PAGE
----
As far as CM Jones goes, the playbook is the same for her as was two years ago: Run up the score in the friendly precincts, and hope it’s enough. Without a Gene Locke at the top of the ticket to drive turnout, that could be harder to achieve. She does have the benefit of the runoff in B to help her, but that may be canceled out by the action in A. It’s a crapshoot. I wouldn’t bet against her, but boy this is a tough way to go about it.

Chron overview of District C

The Ashby Highrise is casting its shadow over the race for the open seat in District C.

Even with substantially redrawn boundaries, which in January will extend from north of Loop 610 down through the Heights and south to the Braeswood area, District C still is ground zero for the battle over height regulations. After a two-year dormancy, plans for the 23-story Ashby high-rise have been revived as apartments instead of condos.

[Ellen] Cohen called the Ashby high-rise a “poor idea,” but said the city must be fair to developers who follow city rules and not “move the goalposts” by changing rules midstream. She also produced a 2007 “Dear Neighbor” letter she wrote as a legislator in which she urged then-Mayor Bill White and the council “to do everything within their power to stop this development.”

Most of the other candidates followed Cohen’s two-pronged answer of personally opposing the project, but warning against being arbitrary with development regulations.

The Ashby sure is the gift that keeps on giving, isn’t it? If by “gift” you mean “political pain in the ass for which there is no solution”, anyway. Barring anything unusual, this thing is going to get built one way or another. The only thing for a candidate to talk about is what if anything they’d do to affect or prevent the next such unwanted-by-its-neighbors project.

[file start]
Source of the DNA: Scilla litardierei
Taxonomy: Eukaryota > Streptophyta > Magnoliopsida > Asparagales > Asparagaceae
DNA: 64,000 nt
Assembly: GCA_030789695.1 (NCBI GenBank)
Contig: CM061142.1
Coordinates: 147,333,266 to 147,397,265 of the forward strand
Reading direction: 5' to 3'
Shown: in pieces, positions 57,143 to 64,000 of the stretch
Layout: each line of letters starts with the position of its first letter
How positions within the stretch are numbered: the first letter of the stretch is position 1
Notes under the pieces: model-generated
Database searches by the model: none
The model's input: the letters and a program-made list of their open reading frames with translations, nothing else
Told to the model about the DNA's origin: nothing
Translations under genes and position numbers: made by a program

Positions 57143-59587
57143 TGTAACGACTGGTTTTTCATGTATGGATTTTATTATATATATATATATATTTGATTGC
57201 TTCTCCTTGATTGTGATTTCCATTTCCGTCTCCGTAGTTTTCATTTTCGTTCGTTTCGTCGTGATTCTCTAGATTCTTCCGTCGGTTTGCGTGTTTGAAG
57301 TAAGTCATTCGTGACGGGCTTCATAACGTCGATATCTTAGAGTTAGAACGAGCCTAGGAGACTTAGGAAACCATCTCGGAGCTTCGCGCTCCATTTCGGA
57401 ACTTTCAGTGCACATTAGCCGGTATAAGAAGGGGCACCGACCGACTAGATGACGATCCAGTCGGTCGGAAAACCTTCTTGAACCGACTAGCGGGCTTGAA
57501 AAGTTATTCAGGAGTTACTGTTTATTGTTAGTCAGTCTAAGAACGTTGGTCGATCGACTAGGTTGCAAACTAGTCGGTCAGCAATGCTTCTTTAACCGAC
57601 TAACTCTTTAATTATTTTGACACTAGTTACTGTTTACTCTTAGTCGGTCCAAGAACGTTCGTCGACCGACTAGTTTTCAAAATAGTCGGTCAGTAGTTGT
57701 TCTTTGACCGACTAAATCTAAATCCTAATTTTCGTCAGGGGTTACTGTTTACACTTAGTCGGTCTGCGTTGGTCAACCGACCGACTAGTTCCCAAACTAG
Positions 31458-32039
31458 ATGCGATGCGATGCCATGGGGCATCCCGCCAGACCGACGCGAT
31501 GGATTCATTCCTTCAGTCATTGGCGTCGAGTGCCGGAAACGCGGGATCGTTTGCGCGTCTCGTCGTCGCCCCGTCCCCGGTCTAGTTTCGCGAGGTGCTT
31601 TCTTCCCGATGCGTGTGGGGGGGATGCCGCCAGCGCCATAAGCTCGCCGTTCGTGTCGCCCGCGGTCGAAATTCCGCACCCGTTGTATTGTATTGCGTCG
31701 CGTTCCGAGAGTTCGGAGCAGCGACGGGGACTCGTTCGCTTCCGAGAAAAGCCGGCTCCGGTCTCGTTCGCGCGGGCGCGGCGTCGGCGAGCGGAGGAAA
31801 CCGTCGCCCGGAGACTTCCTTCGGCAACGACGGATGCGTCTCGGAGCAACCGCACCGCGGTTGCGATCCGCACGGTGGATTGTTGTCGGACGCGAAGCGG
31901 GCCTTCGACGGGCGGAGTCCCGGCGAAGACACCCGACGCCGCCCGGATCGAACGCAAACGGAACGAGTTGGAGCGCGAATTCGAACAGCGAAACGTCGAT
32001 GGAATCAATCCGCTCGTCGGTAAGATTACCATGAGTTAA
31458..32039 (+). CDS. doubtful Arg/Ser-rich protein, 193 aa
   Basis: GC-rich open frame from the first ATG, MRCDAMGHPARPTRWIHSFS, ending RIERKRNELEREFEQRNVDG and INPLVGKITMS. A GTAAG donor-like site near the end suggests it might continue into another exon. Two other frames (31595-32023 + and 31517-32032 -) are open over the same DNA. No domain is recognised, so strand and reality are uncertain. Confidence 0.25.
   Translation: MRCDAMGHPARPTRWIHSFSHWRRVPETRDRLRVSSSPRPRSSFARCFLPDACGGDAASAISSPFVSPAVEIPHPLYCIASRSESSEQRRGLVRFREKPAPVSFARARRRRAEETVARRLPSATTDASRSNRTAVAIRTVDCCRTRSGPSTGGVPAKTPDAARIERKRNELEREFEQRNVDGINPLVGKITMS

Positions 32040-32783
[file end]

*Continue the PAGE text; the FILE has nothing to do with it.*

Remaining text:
Anyway. I did interviews with four of the five candidates in District C:

Ellen Cohen
Brian Cweren
Karen Derr
Joshua Verde

The conventional wisdom on this race is that it’s Cohen’s to lose. She’s got a lot going for her – strong fundraising, name ID, etc – but her opponents are pretty good too, and they’re certainly not conceding anything. I see a lot of yard signs in the district – most of them in actual yards, thank you very much – and I’d say Cohen is winning that competition, at least in the parts of the district I tend to travel through, followed by Derr and then Cweren. The 30 Day reports are up for the four that I interviewed: Cohen, Derr, Verde, and Cweren; as noted before, Cohen once again lapped the field. What are your thoughts on this race?

30 day finance reports for City of Houston races

The 30 day campaign finance reports for City of Houston elections were due last week, and they are now mostly up on the city’s campaign finance report website, with a large number showing up today. Already I’m seeing questionable, curious, and interesting things in the reports. Some highlights so far:

  • Helena Brown, the late-filing candidate in District A, reported a quite respectable $15,848 raised, but she did not file a Schedule A report, so you can’t see who gave her how much.
  • Griff Griffin, who failed to file a report in July, did not include any totals on his report. I did the math and counted $2522 in contributions along with $6443 in expenditures. As he did not report any loans or expenditures from personal funds, there’s no way to reconcile these numbers in the absence of a cash on hand balance from an earlier report. Which Griff, who’s run for Council approximately three thousand times and very well may be carrying a balance from those prior efforts, really ought to know. Perhaps one of the consultants whom he lists as a payee could advise him on this.
  • Jack O’Connor, who switched from At Large #5 to the Mayor’s race just before the filing deadline, also failed to list totals on his report, even though he did so correctly in July. By my count, he raised $7866 and spent $11,195, of which $5295 came from raised funds and the remaining $5900 were personal expenditures.
  • Bo Fraga took in a very respectable $55K in the period. He also reported a $35K loan from Lupe Fraga of Tejas Office Products, which I am told may be a problem because loans are apparently subject to the same $5,000 limit as contributions. I’m not a lawyer and I haven’t read the ordinances myself so don’t take my word for this, but I will say that’s the biggest non-personal loan I can recall seeing offhand.